The Garo language may be spoken by as many as 1000,000 people in Northeastern India and neighboring parts of Bangladesh, making it the third-largest Tibeto-Burman language of the eastern border, surpassed only by Meithei and, perhaps, by Kokborok. The largest number of Garo speakers live in the Garo Hills of western Meghalaya where Garo is the dominant language. It is spoken not only by the Garos themselves but by other long term residents of the district. Garo is used as the medium of primary education and an increasing number of publications appear in the language.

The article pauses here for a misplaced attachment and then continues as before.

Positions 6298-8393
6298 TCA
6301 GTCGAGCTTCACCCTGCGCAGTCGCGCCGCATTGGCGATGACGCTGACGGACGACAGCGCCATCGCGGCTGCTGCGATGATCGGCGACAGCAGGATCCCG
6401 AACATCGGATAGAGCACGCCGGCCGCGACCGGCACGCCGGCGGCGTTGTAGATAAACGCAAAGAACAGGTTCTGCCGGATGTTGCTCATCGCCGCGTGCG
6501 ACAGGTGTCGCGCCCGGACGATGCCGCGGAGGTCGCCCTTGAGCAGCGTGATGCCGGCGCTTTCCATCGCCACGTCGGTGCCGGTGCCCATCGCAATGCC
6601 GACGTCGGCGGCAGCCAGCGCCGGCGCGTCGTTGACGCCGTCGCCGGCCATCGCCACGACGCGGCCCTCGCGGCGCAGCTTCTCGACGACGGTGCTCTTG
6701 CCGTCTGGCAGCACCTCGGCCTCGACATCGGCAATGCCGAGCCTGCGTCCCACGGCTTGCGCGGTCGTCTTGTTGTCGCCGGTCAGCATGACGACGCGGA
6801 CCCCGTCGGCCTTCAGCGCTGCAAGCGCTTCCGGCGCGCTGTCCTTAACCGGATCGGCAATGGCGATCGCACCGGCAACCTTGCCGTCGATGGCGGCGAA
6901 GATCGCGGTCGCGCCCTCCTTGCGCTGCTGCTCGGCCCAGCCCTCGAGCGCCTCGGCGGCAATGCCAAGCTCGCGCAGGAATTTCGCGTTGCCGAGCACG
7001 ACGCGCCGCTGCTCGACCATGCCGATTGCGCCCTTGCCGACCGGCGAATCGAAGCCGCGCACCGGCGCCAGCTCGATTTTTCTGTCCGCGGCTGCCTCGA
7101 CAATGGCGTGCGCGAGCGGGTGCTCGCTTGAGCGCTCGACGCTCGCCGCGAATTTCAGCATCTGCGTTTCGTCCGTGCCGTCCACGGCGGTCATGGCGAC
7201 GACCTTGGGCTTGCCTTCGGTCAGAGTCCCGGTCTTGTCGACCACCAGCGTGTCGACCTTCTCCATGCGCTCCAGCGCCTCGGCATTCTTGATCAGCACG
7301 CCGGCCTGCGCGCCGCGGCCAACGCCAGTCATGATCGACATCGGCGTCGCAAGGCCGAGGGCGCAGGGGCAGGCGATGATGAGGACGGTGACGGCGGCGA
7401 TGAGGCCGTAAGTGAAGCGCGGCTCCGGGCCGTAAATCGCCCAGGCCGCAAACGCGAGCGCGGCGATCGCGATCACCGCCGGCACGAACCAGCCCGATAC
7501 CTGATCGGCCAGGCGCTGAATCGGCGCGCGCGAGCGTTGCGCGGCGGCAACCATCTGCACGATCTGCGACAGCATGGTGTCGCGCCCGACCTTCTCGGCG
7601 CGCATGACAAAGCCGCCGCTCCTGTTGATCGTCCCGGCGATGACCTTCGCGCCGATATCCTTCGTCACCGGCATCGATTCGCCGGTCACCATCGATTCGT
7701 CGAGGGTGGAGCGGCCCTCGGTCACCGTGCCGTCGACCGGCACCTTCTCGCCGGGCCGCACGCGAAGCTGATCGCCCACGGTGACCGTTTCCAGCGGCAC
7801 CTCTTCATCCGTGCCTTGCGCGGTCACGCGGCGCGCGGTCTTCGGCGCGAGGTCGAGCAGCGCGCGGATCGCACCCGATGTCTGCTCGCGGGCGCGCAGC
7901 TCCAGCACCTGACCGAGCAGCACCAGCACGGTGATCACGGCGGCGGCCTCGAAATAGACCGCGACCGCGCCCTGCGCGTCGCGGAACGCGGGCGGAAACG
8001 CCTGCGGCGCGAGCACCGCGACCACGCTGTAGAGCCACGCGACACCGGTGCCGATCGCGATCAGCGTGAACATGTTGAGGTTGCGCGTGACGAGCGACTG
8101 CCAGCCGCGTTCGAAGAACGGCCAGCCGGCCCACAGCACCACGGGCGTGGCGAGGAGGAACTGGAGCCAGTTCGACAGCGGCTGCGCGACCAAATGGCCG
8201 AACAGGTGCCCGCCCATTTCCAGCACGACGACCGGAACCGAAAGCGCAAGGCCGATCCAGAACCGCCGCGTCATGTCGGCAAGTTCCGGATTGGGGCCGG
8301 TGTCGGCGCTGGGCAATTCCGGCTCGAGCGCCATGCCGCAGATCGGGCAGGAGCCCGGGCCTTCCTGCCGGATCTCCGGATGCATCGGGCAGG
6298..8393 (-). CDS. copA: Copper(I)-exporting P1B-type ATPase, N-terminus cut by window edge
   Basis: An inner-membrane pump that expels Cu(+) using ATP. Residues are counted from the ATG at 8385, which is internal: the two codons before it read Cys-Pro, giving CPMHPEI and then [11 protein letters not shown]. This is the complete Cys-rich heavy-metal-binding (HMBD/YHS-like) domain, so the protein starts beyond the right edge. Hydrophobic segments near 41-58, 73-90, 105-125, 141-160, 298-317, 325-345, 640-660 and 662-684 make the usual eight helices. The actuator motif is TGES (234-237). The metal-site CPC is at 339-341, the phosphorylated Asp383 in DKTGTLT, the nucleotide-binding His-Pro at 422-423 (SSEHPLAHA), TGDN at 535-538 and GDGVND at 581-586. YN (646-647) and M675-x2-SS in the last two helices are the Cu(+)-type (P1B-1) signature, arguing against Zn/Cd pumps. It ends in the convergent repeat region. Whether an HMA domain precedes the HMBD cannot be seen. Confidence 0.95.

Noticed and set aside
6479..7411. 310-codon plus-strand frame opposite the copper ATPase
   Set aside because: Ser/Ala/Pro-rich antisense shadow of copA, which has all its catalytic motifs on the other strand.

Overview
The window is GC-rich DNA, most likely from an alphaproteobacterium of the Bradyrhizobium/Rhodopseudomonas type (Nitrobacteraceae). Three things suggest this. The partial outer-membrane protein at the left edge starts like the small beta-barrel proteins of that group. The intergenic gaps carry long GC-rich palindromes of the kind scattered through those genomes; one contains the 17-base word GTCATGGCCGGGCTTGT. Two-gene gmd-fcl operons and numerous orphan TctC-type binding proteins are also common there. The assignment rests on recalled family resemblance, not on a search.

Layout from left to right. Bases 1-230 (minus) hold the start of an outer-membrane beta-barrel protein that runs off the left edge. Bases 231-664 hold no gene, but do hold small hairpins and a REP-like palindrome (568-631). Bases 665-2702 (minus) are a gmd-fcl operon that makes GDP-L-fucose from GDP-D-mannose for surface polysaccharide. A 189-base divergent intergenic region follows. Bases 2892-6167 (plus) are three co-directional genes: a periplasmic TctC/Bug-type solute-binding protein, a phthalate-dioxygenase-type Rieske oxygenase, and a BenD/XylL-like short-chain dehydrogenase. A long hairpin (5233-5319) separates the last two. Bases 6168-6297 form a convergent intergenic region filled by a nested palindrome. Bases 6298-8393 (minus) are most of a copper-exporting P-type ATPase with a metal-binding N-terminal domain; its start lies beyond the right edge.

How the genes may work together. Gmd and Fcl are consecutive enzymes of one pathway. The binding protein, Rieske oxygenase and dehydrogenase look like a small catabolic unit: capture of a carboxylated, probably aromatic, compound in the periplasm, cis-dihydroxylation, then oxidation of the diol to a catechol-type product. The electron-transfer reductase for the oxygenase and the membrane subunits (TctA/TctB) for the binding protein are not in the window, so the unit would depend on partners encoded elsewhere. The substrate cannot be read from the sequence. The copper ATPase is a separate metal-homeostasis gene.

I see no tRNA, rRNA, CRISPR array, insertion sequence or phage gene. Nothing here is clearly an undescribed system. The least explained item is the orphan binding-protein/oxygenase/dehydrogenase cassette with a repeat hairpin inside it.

This book is by far the most complete description of the Garo language ever published. Its focus is on the dialect of Garo that is spoken in Bangladesh and that is called “”Mandi”” by its speakers. All dialects of Garo are mutually intelligible, however, and most of what is described here is true of the dialects spoken in the Garo Hills as well. Where the dialects differ, Burling explains what these differences are The book describes all aspects of the pronunciation and grammar of the language. Read The Language of the Modhupur Mandi (Garo) V-I Robbins Burling